You are smart, creative, and motivated to do well. You have what appears from afar to be the perfect job. But perhaps you feel frustrated, stunted, or just a little adrift. An important factor in employee satisfaction is job fit, a concept that can be somewhat hard to pin down. It includes everything from how well you work with your direct supervisor to the scope of your individual job responsibilities. Another major factor to consider is the culture of the company that you work for. Every employee adjusts to his or her company culture to some extent. But a company that doesn’t value work-life balance or encourage long-term growth may not provide the same employee satisfaction, no matter how long you work there.
How to Ensure Better Job Fit
1. Know What You Want
Before you go into a new job interview or a yearly performance review for your current job, brainstorm about your most important wants and needs as an employee. One expert names “independence, creativity, power, money, adventure, working for a cause, or having time for a personal life” as commonly desirable job characteristics. Focus on the areas that are most important to you when you ask questions and begin negotiations.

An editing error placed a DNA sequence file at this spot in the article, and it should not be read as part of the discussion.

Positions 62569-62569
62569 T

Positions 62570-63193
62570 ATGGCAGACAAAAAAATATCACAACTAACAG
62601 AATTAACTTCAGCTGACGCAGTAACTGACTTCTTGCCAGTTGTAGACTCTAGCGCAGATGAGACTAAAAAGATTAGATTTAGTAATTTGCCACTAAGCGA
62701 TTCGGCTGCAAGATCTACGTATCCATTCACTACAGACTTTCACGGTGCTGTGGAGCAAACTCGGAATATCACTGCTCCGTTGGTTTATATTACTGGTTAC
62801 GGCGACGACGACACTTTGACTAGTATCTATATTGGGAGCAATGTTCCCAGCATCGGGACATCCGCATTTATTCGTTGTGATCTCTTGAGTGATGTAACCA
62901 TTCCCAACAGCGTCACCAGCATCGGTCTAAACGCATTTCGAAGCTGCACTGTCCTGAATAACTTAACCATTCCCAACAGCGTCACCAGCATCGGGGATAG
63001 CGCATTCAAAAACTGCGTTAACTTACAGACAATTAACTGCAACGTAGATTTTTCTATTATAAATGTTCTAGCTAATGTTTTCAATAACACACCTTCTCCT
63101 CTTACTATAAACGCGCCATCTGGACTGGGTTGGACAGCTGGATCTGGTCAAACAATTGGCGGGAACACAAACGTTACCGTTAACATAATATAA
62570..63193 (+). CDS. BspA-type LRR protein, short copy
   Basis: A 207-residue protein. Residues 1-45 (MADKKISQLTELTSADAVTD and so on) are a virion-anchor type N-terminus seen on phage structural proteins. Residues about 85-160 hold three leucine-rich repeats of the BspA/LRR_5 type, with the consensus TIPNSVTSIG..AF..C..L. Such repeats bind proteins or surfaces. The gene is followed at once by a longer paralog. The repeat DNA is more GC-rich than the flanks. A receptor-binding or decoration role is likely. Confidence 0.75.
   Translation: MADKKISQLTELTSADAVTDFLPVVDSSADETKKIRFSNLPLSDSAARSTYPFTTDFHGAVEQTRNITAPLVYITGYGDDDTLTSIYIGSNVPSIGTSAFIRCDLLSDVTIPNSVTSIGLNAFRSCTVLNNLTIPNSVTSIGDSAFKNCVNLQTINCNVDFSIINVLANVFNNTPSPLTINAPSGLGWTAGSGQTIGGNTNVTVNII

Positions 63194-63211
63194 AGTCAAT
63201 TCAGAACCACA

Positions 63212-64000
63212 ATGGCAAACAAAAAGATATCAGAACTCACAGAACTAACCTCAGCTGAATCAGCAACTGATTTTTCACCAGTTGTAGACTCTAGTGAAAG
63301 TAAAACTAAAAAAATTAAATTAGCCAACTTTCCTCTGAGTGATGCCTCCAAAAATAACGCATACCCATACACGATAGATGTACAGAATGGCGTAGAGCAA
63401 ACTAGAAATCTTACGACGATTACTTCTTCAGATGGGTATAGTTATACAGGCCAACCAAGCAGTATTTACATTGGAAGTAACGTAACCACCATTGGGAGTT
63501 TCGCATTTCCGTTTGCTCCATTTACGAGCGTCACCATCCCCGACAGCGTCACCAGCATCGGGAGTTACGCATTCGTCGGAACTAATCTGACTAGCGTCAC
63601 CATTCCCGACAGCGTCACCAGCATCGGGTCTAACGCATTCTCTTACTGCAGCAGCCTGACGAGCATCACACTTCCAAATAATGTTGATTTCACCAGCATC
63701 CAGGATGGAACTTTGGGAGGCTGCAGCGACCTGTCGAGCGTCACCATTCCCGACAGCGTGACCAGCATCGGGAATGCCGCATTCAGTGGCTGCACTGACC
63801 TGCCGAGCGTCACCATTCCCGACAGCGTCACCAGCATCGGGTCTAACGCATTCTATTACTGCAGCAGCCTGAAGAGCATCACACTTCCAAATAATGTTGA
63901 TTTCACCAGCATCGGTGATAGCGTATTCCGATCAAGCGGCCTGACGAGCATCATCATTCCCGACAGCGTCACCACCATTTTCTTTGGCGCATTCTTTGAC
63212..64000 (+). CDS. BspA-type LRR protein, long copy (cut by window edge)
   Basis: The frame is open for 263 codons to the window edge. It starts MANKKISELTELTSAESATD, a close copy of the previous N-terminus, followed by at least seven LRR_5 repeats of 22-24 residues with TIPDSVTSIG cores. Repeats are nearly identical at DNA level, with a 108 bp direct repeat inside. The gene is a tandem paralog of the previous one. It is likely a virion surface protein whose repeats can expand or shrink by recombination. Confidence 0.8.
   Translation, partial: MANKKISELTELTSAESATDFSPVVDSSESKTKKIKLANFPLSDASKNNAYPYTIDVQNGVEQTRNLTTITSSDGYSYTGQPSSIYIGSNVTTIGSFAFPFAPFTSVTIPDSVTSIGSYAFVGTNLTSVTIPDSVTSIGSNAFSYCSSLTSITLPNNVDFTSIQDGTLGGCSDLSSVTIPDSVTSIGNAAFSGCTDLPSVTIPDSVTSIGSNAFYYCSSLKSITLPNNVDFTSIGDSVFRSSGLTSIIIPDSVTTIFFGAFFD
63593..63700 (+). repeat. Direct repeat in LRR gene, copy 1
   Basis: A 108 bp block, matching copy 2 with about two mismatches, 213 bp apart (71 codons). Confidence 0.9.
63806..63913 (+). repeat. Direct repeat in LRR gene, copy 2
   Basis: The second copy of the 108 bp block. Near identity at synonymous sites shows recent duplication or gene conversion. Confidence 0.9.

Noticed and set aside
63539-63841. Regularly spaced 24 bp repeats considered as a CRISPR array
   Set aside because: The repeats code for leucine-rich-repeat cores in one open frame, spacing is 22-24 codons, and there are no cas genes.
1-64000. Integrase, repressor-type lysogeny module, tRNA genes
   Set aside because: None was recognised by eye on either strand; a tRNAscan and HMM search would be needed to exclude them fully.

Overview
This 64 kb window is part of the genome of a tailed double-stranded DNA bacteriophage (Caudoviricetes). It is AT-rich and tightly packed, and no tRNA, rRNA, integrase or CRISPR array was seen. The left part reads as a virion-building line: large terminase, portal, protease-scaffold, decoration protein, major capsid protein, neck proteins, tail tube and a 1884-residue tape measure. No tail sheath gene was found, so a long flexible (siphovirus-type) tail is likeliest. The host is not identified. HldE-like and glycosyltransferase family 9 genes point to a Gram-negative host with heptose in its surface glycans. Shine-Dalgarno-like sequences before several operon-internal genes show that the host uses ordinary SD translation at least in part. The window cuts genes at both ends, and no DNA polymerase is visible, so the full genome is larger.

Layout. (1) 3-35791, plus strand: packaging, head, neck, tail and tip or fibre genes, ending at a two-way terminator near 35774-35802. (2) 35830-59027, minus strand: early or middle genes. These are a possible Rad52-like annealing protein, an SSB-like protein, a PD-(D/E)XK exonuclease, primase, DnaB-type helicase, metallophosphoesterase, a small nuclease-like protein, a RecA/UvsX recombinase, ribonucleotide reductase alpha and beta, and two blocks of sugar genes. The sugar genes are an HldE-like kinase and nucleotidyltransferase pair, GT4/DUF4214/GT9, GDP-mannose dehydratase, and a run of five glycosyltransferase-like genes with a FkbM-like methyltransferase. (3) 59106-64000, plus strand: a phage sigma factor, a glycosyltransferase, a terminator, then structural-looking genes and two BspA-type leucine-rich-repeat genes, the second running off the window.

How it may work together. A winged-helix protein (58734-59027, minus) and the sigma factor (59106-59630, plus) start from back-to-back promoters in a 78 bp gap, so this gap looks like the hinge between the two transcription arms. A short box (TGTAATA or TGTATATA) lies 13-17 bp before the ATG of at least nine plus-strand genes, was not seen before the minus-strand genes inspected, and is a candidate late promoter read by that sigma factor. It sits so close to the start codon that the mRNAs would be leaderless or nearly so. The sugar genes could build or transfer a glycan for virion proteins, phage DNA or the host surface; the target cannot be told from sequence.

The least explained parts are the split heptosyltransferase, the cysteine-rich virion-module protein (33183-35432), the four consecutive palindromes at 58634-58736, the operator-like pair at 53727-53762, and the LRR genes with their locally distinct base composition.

2. Ask Lots of Questions
Asking generic questions in a job interview setting will probably result in generic answers. If you really want an insight into the culture of a company you hope to work for, one of the best methods is to pose real questions to real people who work there. According to a recent Fortune article, “The more specific your questions, the more useful the answers are likely to be.” Instead of asking whether there are any opportunities for advancement, for example, ask some actual employees about classes they have taken, training sessions or conferences they have attended, or promotions they have received.
3. Make a Game Plan
Before you accept a new job or finish having an in-depth conversation about your current job, have a solid idea about your own wants and needs, your own strengths and weaknesses. Find out more about the experience of other employees. And make a plan to better shape the kind of job that will be truly rewarding to you. Consider using a book such as “Targeting a Great Career” by Kate Wendleton as a guide.